We Need a Hero

alter_bridge_-_the_last_hero_album_coverSo I’m a little late to this party, but the Orange Man’s election and my emotional goodbye to Yellowcard put me a little behind schedule.   Sorry, Alter Bridge.  Forgive me.

Alter Bridge sought to rebrand themselves a bit with their fifth album The Last Hero.  In the run-up to the album, they told fans that the songs on it would be more topical than in the past, addressing current events.  Lead singer Myles Kennedy said that the 2016 election inspired at least some of the songs.  In addition, when the album art came out, fans noticed that the design was much different than before.  Rather than the arty, rough edges that defined previous albums, this one was much more sleek and modern, as smooth as a razor blade and with an entirely different script for the band name.

On their previous two albums, AB III and Fortress, Alter Bridge placed a lot of emphasis on musical experimentation.  One of the reasons I liked Fortress as much as I did was that the constantly shifting sonic layers kept listeners’ interest all the way through.  This time, though, there’s little of that, with some songs even sliding towards the dreaded “generic” label.  There’s no real standout moments for drummer Scott Phillips or bassist Brian Marshall like before, and even some of guitarist Mark Tremonti’s solos are cut shorter than normal.  That’s not to say they’re bad, per se, but there’s no epic, “Blackbird”- style epic of flying fingers.  Some of his best solos on this record are the ones that are more nuanced, such as on “Cradle to the Grave,” and “Twilight.”

Where this album stands out musically is not so much how it finishes songs as how it starts them.  “The Other Side,” has a cool intro that almost sounds like a chant.  “This Side of Fate” features Kennedy’s and Tremonti’s guitar parts layering over each other, with a faster part full of sixteenth notes blending with a more legato layer.  The start of “Cradle to the Grave” could almost be its own instrumental song.

But the band was right when it said that the lyrics would be the most interesting part of the album.  Their lyrics are typically pretty abstract, and aside from a few songs, it’s not readily apparent where the band got their inspiration.  But with songs like “Show Me a Leader,” the band makes it clear what message they’re trying to get across.  They lament political polarization (“…we’re too numb and divided…”) and call for the world to “show me a leader who knows what is right.”  The only lyric that bugs me on that song is “Show me a leader that won’t compromise,” because I think leaders who won’t compromise are what got us into the current mess of polarization that we’re in.  Though later on in the album, they talk about how dangerous being uncompromising is, so maybe they meant something like “a leader who won’t compromise on what is right” or something.  Kennedy’s vocals on the “Noooooooo” part are one of many standout moments he has on the album.  He really shows off his range and ability to hold notes on this album more than any recent ones.

Myles Kennedy's vocal performances are extra good on this album.
Myles Kennedy’s vocal performances are extra good on this album.

Other interesting lyrical moments include on “The Writing on the Wall,” which Kennedy has said is about those who deny the reality of man-made climate change, and it’s easy to see, with words like “Refusing every warning/deny the rate of change,” and “And the writing’s on the wall/that the end will begin/Still you do nothing at all/Throwing lies to the wind.”  The band also explores the nature of heroism in “Crows on a Wire,” which conjures an image of someone who has attained power and influence but is beholden to others who will tear them down if they don’t do what they want.  I’m sure he had a few Congressmen in mind when he wrote that.  Finally, “You Will Be Remembered” honors those who have made sacrifices, and I interpreted it as being a thank-you to veterans.  “The Last Hero” serves as a summary of sorts, a way of tying together all the themes the band discusses on earlier songs.  My friend Aaron suggested that it could be in part about President Obama, and there’s evidence for that, such as with the lyrics, “Words and accusations/History revised/But time is gonna tell that you were right.”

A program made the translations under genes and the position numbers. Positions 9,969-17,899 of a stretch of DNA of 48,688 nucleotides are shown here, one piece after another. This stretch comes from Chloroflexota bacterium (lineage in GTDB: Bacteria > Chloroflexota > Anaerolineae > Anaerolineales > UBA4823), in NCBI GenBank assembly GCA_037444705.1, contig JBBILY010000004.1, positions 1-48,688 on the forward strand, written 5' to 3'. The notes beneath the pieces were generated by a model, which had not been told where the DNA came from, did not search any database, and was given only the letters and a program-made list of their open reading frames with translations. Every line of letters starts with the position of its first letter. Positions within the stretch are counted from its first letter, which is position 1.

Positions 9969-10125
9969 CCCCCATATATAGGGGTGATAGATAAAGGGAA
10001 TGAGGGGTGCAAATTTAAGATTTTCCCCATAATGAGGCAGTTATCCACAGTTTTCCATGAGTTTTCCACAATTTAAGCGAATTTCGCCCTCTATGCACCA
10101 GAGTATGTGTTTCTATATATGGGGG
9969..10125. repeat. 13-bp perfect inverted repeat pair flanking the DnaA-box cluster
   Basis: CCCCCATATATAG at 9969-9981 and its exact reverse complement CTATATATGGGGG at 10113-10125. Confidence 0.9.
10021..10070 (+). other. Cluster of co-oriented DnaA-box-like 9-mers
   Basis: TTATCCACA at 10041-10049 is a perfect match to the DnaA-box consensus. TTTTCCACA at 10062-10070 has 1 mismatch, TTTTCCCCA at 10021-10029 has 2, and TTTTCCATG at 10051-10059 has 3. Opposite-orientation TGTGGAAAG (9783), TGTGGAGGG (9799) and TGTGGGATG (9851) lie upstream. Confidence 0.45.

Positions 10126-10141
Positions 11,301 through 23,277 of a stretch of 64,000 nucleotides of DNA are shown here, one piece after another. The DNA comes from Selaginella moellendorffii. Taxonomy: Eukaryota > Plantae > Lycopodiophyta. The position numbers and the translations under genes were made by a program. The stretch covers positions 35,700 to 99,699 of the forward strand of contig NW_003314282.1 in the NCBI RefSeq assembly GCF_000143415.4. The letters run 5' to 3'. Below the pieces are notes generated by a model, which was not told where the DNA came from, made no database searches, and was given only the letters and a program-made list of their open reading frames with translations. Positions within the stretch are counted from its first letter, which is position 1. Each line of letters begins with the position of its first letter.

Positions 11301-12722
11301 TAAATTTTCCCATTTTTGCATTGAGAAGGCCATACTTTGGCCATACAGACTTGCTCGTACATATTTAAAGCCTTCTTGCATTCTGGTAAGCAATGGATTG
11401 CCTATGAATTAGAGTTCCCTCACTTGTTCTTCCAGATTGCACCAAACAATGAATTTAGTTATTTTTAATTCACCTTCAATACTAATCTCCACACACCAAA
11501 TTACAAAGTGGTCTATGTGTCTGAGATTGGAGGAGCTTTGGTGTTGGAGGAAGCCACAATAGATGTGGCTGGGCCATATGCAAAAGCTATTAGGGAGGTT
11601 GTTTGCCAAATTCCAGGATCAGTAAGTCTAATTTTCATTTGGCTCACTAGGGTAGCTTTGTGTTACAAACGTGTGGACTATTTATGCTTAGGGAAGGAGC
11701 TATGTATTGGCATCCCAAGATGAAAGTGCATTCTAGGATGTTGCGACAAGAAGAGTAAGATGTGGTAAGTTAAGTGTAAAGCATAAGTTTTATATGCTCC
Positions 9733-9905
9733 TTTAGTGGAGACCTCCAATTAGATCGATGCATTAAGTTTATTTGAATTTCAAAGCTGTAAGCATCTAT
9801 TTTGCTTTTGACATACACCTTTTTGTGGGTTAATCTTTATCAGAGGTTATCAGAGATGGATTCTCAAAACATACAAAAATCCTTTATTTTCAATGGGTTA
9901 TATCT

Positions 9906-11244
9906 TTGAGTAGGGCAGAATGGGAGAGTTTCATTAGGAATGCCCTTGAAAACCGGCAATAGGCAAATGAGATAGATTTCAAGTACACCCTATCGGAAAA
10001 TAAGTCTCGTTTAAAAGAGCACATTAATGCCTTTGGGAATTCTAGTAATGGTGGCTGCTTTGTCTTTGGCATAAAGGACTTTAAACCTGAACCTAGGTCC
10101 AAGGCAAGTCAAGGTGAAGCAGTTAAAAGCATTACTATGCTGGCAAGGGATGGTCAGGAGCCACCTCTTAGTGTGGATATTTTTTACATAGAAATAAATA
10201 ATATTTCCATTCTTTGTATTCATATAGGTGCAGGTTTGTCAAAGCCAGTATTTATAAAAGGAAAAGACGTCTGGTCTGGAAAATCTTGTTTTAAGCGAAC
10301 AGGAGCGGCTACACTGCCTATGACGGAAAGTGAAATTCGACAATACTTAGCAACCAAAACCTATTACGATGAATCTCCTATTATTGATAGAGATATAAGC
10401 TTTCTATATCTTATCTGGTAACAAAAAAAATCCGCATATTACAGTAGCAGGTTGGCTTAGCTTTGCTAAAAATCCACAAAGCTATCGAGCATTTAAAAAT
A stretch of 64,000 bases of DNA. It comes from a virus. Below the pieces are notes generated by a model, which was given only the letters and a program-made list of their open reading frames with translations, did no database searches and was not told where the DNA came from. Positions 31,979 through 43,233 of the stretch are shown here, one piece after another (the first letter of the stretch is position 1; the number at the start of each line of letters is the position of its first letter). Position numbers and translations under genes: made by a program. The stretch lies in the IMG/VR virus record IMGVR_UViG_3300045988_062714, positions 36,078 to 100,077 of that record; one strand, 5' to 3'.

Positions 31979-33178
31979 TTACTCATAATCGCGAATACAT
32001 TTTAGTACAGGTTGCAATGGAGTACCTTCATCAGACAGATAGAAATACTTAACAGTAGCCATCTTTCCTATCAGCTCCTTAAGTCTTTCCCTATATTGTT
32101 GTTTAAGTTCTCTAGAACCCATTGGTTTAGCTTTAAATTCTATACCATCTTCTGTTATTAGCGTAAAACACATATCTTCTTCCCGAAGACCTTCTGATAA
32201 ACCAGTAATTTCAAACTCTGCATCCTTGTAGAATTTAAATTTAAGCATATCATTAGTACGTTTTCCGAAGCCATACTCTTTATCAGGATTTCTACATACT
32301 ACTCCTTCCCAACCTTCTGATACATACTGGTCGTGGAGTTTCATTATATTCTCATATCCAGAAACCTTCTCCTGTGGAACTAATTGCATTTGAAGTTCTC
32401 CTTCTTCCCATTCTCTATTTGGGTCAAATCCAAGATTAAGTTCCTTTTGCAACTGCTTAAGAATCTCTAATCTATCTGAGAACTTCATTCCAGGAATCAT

The album’s weakness lyrically is that it can sometimes get a bit repetitive.  “My Champion” and “Poison in Your Veins” are back-to-back tracks that are rather similar.  “Twilight” talks about some of the same subjects as “Show Me a Leader.”  “This Side of Fate” and “Island of Fools” are fairly similar too.  Longtime Alter Bridge fans will hear some themes from previous albums repeated as well.  I feel like one or two tracks could have been deleted from this album without really having much effect on its impact.

Despite this, though, The Last Hero is essential listening for modern rock fans, so I’m giving it a buy it rating.  It may not be quite as polished as Fortress or Blackbird, but the lyrical themes alone make it worthy of multiple listens.  Here are my track picks:

“Show Me a Leader”

I couldn’t find video links for “You Will Be Remembered” and “The Writing’s on the Wall,” my other picks, so you’ll need to take my word for it :).



  1. Perhaps Alter Bridge is seeking greater relevance in their music. Perhaps the band recognizes that serious events are unfolding. The transition may be a bit clumsy. It will be clearer whether this is a trend or a moment when we hear their next album.

    • I think it’s a moment. They’ve recognized the insane nature of today’s world and want to comment on it. Just like Fortress was their “prog-rock moment,” I think they’ll go in a different direction on their next album.

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